Welfare reform has depressed the income of some of the nation's poorest families in recent years despite a robust U.S. economy, according to a new study.
The report released yesterday cautioned against "pronouncing welfare reform an unqualified success" even though there have been dramatic declines in the welfare rolls and an overall increase in employment and earnings among poor families. It concluded that "too much emphasis has been placed on caseload reduction and insufficient attention paid to income and poverty outcomes."
One of the main problems, many analysts have said, is that some families eligible for food stamps are not getting them after they leave the welfare rolls, although it is not clear why. In 1995, 88 percent of poor children received food stamps, compared with 70 percent last year.
"I think we need a midcourse correction," said Wendell Primus, lead author of the study, which he called the most comprehensive look to date at family income and child poverty under the reforms. A former official in the Department of Health and Human Services, Primus resigned to protest President Clinton's signing of the welfare bill three years ago today.
The study was released by the Center on Budget and Policy Priorities, a nonpartisan research and policy institute. It found that the average earnings and overall incomes of low-income families with children headed by females rose substantially between 1993 and 1995, as the economy expanded. But from 1995 to 1997, despite continued economic growth, the average incomes of the poorest 20 percent of female-headed families fell. This occurred as welfare system changes took effect on a large scale because of changes in state rules and enactment of the 1996 federal welfare law. The center based its analysis on census and caseload data.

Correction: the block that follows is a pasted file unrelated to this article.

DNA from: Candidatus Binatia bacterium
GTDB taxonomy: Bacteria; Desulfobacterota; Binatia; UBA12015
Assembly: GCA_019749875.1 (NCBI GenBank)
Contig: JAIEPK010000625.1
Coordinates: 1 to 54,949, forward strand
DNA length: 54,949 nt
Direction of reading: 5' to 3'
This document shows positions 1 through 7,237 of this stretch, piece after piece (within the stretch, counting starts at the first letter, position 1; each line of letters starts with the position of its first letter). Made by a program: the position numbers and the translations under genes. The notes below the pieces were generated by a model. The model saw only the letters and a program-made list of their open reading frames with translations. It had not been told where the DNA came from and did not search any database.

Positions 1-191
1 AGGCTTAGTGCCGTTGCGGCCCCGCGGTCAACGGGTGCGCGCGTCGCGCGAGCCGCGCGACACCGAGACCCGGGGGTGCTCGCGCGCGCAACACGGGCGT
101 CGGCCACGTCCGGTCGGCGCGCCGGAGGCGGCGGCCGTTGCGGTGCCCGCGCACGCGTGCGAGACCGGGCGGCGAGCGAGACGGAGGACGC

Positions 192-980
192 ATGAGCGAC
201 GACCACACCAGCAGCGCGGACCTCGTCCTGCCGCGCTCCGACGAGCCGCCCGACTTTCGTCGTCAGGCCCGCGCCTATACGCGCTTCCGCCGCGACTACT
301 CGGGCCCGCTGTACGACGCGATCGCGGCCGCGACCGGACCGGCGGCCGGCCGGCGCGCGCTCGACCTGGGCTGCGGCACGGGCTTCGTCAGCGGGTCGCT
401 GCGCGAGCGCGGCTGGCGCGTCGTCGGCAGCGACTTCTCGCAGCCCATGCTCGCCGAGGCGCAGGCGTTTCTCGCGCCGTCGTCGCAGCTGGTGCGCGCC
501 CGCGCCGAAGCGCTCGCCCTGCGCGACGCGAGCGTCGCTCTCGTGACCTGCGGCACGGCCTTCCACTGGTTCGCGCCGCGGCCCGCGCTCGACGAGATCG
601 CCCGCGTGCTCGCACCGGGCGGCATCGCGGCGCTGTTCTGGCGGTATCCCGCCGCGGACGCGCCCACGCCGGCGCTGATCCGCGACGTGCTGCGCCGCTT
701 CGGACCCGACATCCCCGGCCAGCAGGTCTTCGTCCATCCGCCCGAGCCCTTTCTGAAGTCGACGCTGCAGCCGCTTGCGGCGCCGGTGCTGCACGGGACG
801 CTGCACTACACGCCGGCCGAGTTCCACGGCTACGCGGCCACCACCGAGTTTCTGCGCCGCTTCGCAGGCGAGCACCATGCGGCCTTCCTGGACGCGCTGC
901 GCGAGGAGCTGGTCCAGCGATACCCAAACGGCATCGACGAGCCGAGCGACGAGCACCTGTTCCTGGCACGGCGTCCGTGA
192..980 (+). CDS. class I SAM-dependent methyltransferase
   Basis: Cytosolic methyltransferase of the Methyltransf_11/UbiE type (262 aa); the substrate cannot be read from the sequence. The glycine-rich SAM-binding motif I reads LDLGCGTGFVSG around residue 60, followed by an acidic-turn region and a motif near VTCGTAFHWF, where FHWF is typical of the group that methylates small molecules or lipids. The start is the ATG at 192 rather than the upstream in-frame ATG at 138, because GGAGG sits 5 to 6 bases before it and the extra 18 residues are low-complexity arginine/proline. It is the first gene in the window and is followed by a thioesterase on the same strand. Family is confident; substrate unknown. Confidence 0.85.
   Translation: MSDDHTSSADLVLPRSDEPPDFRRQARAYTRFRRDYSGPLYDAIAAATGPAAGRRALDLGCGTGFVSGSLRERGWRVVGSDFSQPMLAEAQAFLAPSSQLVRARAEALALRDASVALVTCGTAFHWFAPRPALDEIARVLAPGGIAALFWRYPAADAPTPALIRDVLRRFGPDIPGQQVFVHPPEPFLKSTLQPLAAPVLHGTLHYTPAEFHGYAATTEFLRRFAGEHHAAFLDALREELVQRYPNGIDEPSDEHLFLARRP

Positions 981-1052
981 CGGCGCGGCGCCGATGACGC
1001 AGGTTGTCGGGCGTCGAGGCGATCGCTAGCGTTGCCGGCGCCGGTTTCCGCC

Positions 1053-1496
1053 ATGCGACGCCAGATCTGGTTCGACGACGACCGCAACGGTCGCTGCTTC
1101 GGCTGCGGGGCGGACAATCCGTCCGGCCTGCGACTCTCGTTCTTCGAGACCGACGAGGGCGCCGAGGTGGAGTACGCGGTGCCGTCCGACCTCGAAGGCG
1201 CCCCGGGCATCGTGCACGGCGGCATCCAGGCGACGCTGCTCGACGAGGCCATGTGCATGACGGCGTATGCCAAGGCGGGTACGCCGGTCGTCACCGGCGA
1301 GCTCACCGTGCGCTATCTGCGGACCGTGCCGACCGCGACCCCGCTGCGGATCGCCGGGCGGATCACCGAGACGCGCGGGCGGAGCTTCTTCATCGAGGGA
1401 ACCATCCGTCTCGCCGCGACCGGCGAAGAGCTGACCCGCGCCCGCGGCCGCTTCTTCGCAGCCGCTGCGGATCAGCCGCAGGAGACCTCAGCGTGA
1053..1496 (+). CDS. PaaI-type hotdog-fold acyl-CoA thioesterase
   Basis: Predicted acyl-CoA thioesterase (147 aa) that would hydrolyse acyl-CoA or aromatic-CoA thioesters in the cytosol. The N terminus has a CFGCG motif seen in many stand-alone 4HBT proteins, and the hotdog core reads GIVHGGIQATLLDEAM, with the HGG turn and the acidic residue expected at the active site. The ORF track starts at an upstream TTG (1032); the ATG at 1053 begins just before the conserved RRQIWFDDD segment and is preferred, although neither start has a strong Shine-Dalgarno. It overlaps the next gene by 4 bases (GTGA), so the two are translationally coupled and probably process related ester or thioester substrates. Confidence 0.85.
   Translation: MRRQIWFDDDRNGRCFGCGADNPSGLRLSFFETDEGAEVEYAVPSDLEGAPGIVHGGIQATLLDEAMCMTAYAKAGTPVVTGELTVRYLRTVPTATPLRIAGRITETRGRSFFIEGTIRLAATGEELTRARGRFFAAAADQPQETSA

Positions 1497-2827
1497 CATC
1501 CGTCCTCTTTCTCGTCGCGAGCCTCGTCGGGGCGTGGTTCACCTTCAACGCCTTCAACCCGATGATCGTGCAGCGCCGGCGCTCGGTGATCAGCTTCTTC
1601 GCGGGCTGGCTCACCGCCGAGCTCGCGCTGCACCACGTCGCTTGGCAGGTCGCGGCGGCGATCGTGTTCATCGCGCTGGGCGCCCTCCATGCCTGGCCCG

The income of the poorest 20 percent of female-headed families--a group that includes two million families and six million people--fell an average of $580 per family between 1995 and 1997, the center found. The study included in the definition of income food stamps, housing subsidies, the Earned Income Tax Credit and similar benefits. Still, including those benefits, those families had incomes below three-quarters of the poverty line.
While the number of poor children has fallen throughout the period studied, the decline was much bigger between 1993 and 1995, when 2.4 million children left poverty, than between 1995 and 1997, when poor children declined by 360,000.
Among the poorest 10 percent of female-headed families with children, income fell an average of $810 between 1995 and 1997. That decline, which represented about one-seventh of their income, wiped out the gains these families had secured in the previous two years.
These developments were caused largely by sharp reductions in means-tested government cash and food assistance provided to the families, according to the study. For example, between 1995 and 1997, the number of people living in poverty fell 3 percent, while the number receiving food stamps dropped 17 percent.
"It is disturbing," Primus said, "that substantial numbers of children and families are sinking more deeply into poverty when we have the strongest economy in decades and when substantial amounts of funds provided to states to assist these families are going unused."
A report from the House Ways and Means Committee, which oversaw the reforms, and testimony from administration officials earlier this year, acknowledged that the poorest families are losing ground. And experts across the spectrum appear to agree that the least capable people may need more help after they leave the welfare rolls.
"In the old days . . . [t]hey just stayed on welfare forever," Ron Haskins, staff director for the committee's welfare panel, told the Associated Press. "Now, even to stay on welfare you need a certain level of competence. There are things you must do. If not, they cut your benefits."
President Clinton expressed a similar concern earlier this month.
Although he said the administration does not know why the food stamp rolls are declining, some experts suggest families simply do not know they remain eligible after they leave welfare. And, Primus said, in some cases, states make compliance difficult for a working mother who may have trouble with transportation or scheduling.